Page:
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“When I Buy Stock Where Does My Money Go?” & Other Questions

By Robert Champlin


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When you buy a stock your money ultimately goes to the seller through an intermediary (who takes its share). The seller might be the company itself but is more likely another investor.

When you are new to investing. you might have a lot of questions. It is important for you to understand the market as a whole. Also, to have a good grasp of the mechanics involved in the purchase and sale of stock.

It is not uncommon for investors to not know what happens after you buy a stock. Hopefully, this post will answer some of those questions for you and give you a better idea of what goes on “behind the scenes” when you buy stocks.

Want to learn more about how people get wealthy investing in stocks? Read this post:

What are stocks?

Let’s start at the very beginning. To put it very simply, stocks are a way for ordinary people to invest in some of the largest and successful companies in the world. Many investors choose to put their money in stocks, as it is a great way to build wealth. Indeed, one of the main reasons so many investors own stocks is because of the opportunity to earn a good return on investment.

When you own a stock, you essentially own a little piece of that company. If you purchase that stock as part of a company’s IPO, then that money goes indirectly (via an investment bank) to the company.

Indeed, for companies, issuing stocks is a good way to raise capital in order to fund growth, new products, innovation, and other initiatives.

Overwhelmed? Want to narrow your search for stocks? Read this post:

Why should you own stocks?

As mentioned above, buying the stock of a company means buying some ownership in that company. Stocks, in general, tend to offer a good return on investment, especially over the long term. The average annual return when investing in stocks is around 10%. Keep in mind that when considering inflation, this average will fall to 8%.

It might not be wise not to buy stock in just one company. A more sound strategy is to build a diversified portfolio that includes stocks in many companies across different industries and geographies. This is because not every stock has the same volatility and overall return.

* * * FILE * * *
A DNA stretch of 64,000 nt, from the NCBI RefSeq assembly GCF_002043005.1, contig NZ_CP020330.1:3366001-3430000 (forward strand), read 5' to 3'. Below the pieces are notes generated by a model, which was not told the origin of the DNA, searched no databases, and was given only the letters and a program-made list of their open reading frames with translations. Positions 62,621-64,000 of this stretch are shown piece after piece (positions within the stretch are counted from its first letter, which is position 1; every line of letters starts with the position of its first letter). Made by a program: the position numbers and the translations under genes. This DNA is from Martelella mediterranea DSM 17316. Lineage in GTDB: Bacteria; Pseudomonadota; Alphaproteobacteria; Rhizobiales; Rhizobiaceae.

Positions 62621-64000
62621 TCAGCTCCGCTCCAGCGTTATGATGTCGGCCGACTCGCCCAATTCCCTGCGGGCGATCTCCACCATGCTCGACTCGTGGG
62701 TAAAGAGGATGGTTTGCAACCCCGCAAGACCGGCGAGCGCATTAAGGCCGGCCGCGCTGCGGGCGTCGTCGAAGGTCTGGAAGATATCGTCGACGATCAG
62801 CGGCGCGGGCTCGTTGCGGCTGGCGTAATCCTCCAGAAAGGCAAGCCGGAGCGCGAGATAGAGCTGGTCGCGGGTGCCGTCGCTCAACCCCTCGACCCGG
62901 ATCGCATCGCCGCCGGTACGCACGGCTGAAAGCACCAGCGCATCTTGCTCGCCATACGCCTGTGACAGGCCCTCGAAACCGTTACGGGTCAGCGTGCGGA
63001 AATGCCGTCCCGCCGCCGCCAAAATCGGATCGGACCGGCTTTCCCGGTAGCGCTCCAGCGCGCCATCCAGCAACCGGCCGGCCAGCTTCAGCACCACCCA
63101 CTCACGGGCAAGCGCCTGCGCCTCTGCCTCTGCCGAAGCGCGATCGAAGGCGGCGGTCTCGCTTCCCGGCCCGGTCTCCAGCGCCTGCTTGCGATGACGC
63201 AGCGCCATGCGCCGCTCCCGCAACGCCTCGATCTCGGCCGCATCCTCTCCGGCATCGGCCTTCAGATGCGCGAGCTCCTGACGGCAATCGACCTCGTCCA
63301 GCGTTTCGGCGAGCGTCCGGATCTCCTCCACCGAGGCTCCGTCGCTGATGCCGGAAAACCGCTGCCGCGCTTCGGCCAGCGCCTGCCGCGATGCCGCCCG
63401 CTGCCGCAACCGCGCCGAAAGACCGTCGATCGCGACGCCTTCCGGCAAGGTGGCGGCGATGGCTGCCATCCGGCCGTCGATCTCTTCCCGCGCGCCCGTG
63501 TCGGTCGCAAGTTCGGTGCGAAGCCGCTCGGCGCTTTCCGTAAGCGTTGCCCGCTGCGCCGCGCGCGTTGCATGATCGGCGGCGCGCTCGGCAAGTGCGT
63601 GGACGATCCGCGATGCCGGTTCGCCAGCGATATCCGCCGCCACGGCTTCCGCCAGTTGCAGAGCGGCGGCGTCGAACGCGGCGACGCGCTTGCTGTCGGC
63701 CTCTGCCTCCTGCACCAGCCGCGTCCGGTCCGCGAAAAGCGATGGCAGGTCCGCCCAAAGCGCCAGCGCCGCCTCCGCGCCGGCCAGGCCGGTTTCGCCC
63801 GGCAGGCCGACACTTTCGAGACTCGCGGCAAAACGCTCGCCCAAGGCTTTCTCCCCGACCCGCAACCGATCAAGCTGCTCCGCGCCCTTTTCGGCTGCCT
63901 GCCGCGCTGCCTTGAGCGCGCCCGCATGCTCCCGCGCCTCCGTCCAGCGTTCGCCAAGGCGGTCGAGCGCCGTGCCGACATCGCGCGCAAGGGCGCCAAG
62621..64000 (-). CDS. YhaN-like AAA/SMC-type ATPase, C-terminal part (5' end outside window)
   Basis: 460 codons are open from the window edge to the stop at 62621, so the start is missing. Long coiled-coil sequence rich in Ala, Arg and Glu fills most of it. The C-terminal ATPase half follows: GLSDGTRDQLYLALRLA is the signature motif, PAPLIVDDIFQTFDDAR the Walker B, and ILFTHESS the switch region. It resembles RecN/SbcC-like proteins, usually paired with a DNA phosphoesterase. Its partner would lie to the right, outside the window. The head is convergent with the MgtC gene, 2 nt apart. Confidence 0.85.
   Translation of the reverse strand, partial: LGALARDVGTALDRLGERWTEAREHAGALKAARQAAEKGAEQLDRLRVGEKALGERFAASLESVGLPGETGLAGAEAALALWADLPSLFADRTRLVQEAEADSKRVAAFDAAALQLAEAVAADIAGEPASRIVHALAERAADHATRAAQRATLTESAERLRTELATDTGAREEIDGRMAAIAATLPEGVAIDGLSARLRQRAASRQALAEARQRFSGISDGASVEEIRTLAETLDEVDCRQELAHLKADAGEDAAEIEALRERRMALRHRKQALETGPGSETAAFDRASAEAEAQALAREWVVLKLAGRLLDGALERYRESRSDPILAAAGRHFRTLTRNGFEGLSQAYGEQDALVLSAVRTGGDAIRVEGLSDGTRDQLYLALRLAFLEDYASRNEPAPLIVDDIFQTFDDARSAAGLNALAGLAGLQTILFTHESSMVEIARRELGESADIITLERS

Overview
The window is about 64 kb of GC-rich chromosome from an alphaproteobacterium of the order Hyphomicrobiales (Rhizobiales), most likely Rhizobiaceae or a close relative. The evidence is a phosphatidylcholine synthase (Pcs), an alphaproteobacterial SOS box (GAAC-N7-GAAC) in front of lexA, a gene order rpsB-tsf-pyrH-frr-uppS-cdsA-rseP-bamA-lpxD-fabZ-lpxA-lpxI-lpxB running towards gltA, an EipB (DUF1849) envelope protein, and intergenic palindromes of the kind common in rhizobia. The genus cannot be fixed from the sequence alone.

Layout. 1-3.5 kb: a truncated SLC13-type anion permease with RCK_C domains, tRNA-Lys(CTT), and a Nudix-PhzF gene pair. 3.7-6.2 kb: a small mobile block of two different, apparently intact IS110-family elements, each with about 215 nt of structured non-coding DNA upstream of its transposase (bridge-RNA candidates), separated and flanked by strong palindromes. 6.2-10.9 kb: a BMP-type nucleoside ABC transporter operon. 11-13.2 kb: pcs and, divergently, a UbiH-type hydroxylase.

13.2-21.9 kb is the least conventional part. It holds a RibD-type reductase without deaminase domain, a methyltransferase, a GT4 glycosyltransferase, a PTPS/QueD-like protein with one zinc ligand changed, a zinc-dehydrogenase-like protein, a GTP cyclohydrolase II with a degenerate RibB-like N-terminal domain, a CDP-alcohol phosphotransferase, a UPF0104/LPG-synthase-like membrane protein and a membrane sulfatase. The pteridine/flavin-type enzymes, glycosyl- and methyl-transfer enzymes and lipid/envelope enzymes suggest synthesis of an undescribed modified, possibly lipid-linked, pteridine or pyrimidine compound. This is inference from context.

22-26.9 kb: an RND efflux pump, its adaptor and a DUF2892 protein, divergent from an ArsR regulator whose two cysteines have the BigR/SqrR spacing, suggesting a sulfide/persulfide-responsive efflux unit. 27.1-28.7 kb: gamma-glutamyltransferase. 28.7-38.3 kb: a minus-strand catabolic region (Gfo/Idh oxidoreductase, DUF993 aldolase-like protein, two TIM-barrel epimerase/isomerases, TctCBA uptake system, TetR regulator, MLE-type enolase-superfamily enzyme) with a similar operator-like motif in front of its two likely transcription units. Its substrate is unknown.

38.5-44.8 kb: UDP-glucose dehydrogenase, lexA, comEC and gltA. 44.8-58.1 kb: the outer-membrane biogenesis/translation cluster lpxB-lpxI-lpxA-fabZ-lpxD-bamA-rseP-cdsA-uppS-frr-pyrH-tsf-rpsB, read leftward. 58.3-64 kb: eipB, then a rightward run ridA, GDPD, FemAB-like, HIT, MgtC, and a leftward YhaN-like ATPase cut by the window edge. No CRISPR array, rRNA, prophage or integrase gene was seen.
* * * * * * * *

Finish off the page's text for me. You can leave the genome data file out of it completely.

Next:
Regardless of the type of company that you decide to invest in, or the specific industry, returns on a stock usually come in one of the following ways:

The price of the stock appreciates, meaning that its value goes up. Selling the stock for more than you paid for it locks in a profit.

The stock pays dividends. Keep in mind that not all stocks pay a dividend. Those that do usually pay monthly, quarterly, semi-annually, or annually. Dividends are payments made to shareholders from the company’s profit.

Curious about “shorting” stocks? Read this post:

When I buy a stock where does the money go?

Now that you have a better idea about what a stock is and why you should own them, we can look deeper into where your money goes once you decide to invest in a stock.

Generally, companies decide to sell shares in their business as a way to raise money. Money that they then invest in different activities or initiatives. For instance, a company can use the money raised from a stock offering to fund new products or product lines. They might also use the money to expand capacity or to spend on marketing.

When companies first issue shares, they do so via an IPO (the abbreviation for Initial Public Offering). Once the shares of stock are available on the market, investors can buy or sell them.